Croatian general Ante Gotovina’s defense argues the motion filed by 12 American military experts about the lawfulness of the artillery attack on the Krajina towns tallies with what the defense has stated in its appellate brief. Gotovina’s defense wants the Appeals Chamber, with US judge Theodor Meron presiding, to take the motion into consideration

Ante Gotovina in the courtroomAnte Gotovina in the courtroom

Twelve military experts acting as amici curiae have recently urged the Appeals Chamber to reverse the Trial Chamber’s findings in the Ante Gotovina and Mladen Markac case. The prosecution has responded by petitioning the Appeals Chamber to dismiss the motion, labeling it biased. Unlike the prosecution, the defense has urged the Appeals Chamber to accept the arguments put forward by the military experts. Croatian generals Gotovina and Markac have been sentenced to 24 and 18 years respectively for their part in the joint criminal enterprise aimed at expelling Serb civilians from Krajina during and after Operation Storm in 1995.

The defense contends that the American experts’ motion may help the Appeals Chamber "in understanding matters at the intersection between the laws of war and technical aspects of conducting military operations". The American experts argue that the findings in the judgment on unlawful artillery attack on Knin and other towns in Krajina should be reversed on appeal. The defense notes that the 12 amici have a great deal of military experience and are ‘independent and impartial’. The fact that one of the signatories, Professor Geoffrey Corn, testified at the trial as Gotovina’s military expert does not call into doubt their independence and impartiality.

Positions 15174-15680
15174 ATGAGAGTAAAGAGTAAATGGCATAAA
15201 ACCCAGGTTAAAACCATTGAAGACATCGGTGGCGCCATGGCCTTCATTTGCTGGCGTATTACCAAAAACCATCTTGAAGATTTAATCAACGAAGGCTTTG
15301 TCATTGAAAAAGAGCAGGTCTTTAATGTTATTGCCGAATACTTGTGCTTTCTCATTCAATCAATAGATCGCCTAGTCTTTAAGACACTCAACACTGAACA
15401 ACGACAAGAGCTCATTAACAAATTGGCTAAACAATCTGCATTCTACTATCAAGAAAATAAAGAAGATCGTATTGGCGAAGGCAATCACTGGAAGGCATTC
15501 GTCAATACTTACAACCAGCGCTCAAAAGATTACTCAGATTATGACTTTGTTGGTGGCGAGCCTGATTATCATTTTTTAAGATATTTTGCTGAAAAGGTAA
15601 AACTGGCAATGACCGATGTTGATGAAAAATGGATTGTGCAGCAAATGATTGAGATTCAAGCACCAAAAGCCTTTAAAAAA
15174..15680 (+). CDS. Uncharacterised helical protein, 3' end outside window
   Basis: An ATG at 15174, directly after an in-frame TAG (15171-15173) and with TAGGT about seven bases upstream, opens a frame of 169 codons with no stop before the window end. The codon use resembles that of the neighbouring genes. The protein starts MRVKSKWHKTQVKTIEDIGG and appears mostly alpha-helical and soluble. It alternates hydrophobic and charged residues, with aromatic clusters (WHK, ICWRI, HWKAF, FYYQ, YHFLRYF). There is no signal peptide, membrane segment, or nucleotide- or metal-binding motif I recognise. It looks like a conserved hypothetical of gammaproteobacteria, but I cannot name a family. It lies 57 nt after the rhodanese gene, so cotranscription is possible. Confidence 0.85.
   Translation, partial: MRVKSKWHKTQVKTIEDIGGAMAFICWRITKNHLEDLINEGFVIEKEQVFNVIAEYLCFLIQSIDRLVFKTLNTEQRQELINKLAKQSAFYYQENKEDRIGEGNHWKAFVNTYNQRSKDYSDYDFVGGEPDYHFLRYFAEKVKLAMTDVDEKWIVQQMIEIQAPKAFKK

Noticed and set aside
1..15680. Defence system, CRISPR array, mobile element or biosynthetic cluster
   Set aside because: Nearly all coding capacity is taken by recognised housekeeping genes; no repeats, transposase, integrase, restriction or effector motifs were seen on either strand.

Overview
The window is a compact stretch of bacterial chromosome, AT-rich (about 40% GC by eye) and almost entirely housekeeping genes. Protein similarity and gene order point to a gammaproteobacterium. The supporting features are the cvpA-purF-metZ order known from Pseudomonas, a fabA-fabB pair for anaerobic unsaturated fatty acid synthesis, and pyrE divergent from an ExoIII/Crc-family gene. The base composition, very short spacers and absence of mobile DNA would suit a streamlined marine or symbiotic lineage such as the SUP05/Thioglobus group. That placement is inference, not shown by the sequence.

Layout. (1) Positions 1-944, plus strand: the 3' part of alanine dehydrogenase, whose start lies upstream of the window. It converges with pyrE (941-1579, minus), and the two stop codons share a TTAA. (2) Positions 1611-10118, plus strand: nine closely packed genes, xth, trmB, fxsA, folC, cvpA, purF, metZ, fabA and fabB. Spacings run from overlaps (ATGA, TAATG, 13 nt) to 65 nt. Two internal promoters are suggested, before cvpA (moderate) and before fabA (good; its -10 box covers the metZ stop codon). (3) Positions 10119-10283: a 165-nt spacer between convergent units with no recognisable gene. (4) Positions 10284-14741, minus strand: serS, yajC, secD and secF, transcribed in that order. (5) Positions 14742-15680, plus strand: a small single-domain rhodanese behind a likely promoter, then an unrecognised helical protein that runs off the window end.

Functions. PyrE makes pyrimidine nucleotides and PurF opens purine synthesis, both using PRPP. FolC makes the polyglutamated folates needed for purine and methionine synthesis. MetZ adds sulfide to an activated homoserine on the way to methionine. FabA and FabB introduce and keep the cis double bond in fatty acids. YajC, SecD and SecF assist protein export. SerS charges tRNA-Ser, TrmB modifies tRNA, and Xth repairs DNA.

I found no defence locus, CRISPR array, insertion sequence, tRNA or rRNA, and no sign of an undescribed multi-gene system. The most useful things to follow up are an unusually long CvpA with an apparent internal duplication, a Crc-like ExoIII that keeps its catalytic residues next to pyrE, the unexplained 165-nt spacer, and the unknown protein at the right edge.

The submission filed today also notes that the American experts’ arguments may assist the Appeals Chamber in deciding whether the artillery attacks on the Krajina towns were lawful or not. The submission recalls a point made by the amici that Gotovina purportedly complied with international humanitarian law when he ordered the attack on Knin, including the targeting of the apartment used by the former president of the so-called Republika Srpska Krajina, Milan Martic. A former OTP legal advisor and several law professors are among the 12 experts.

The Appeals Chamber should rely on the positions put forward by the American experts regarding the Trial Chamber’s finding that all the Croatian Army artillery shells that impacted at a distance greater than 200 meters from military targets as part of a deliberate attack on civilian targets. The amici curiae have expressed their ‘concern’ about that part of the judgment, stating that it was ‘inconsistent with reality’.

Gotovina’s defense repeats several times in their submission that the 12 American experts have a total of ‘290 years of military experience’, noting that their findings substantially match the arguments put forward in the defense’s appellate brief.

The defense therefore wants the Appeals Chamber to grant the motion filed by the amici curiae and allow the parties to submit their detailed comments on the document.